To my best recollection, I was a kid growing up in New Mexico when I first heard (I think it was) a TV weatherman refer to Thanksgiving as "Turkey Day." At the time, about 45 years ago, the term was a cute novelty. Now, to many people, it has become the de facto title of the 4th Thursday in November.
I find that a matter of great concern. Like many of you, I grew up celebrating Thanksgiving with family and friends. The day included great -- and abundant -- food, along with football, recreation and rest. One thing was clear, however. This was a day to give thanks for the bounty and the freedoms we enjoy in this Land called the United States of America. I'm not sure exactly when we started it, but each year our gathering included individual expressions of gratitude by each person present before we sat down to eat.
Anecdotal evidence would indicate to me that, for many people in this country, tomorrow is far more about sleeping in, gorging with rich food, watching the traditional ball games and generally partying. What will be absent is any expression of thanks to anyone. One reason I'm inclined to think that we have developed an attitude of ingratitude is the way people tend to treat each other.
In my city, it's not the trees that change colors in the fall months. It's the license plates. While "snowbirds" flock to Yuma for the winter and bring millions into the local economy, many of them are arrogant, rude and downright mean to the service help in restaurants and stores. Having watched the meekness of the older generation for much of my life, I'm still shocked at the "you owe me" attitude a number of our current winter visitors bring with them.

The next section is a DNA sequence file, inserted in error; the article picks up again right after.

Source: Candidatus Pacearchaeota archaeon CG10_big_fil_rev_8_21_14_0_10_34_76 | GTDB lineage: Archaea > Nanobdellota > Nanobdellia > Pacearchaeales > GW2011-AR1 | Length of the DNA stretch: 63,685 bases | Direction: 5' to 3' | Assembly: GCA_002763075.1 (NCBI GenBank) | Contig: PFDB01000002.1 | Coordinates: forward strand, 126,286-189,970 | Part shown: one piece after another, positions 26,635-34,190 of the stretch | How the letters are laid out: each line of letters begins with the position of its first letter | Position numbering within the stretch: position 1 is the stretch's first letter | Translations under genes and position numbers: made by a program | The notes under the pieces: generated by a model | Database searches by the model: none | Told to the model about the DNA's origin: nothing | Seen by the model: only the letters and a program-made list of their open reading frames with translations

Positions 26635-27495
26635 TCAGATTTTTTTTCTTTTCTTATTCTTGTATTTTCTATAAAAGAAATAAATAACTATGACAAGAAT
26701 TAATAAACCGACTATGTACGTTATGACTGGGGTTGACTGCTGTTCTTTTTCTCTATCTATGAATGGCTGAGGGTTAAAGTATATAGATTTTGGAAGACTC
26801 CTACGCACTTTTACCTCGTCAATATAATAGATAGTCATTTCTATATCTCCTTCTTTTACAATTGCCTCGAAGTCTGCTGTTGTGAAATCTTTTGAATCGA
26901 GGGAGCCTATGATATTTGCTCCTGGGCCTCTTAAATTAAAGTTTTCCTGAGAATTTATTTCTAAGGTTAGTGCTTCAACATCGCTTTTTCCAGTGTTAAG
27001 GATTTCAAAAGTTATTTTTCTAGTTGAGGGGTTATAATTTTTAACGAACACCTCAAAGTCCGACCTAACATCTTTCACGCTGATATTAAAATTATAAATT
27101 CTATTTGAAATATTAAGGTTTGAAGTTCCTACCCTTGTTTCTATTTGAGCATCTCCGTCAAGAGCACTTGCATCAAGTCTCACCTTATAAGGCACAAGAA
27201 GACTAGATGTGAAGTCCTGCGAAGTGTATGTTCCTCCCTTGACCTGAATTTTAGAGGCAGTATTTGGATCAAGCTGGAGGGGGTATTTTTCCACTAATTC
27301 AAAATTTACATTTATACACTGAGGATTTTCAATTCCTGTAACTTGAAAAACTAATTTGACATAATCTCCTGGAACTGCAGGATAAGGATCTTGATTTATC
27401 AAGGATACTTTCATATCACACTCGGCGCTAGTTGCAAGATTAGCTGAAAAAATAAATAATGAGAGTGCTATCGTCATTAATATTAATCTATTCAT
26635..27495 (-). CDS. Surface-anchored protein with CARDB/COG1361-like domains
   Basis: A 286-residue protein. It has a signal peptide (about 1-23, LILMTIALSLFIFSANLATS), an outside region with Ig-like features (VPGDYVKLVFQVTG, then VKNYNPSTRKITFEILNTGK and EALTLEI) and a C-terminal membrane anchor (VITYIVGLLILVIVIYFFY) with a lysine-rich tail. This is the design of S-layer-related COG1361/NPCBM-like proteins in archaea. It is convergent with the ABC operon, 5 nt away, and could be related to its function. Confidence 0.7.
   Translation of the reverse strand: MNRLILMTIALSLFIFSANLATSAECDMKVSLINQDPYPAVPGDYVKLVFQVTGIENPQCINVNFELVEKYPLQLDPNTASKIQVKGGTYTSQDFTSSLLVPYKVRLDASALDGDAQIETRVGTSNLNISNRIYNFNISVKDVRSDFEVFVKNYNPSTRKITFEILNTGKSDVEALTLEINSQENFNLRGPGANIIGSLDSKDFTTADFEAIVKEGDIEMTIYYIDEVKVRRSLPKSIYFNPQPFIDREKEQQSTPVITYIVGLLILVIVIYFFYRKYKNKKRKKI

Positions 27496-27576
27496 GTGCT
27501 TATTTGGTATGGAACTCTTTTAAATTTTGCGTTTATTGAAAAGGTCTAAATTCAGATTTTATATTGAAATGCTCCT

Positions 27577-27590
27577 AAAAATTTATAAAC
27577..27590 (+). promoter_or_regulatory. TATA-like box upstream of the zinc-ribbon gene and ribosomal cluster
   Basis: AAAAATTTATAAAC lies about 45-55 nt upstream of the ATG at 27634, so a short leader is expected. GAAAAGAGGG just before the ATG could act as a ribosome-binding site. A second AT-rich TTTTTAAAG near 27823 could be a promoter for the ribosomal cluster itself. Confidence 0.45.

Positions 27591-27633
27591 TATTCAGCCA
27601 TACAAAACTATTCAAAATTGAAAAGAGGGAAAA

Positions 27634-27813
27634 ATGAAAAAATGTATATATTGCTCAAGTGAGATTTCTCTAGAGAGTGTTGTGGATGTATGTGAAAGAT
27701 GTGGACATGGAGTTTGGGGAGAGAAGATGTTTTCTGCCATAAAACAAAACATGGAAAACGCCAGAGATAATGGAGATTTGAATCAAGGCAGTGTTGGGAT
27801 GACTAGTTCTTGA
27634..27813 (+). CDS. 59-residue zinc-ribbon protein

"Road Rage" is a second indicator. Those two words have come to strike terror into the hearts of many drivers. A lesser form of this selfishness exists, though, at a much more pervasive level. It seems that many of us (notice that I include me here) get behind the wheel with a sense of entitlement that we -- AND NOBODY ELSE -- deserve to be at the front of every line of cars at every traffic signal. "Ain't never gonna break my stride; Nobody's gonna slow me down..." I'm actually working on this one. I find myself at times disgusted with my own attitude when I'm driving.
Here's one that broke my heart. I know a guy who manages at a chain restaurant in a nice area of Southern California. He said that the worst shift to staff every week is the one serving the crowd who just got out of church. My friend -- a Christian who has been in full-time ministry -- said that people come out of church with their "Jesus Rocks" tee shirts on and yet they are the most self-centered, rude and stingy crowd his team serves all week. He finds himself embarrassed to be named in the same "family."
It seems that we are a spoiled, arrogant, selfish nation of people who have forgotten to be grateful for the privileges we enjoy. Soooo, eat your turkey, converse with your family, take your nap, even prepare for "Black Friday." But, please, pause to be thankful.
That's what I want to do. In fact, let's start today. As we work our way through the mad rush of people who, like us, are preparing for the holiday, take a moment to be kind. And say "thank you" to those who are doing their jobs and trying to serve us. Many people may find our attitude today is more gratifying than feast they will eat tomorrow.
In the morning, I'll share with you a bit of my gratitude list. I'm sure that you'll be thinking about yours.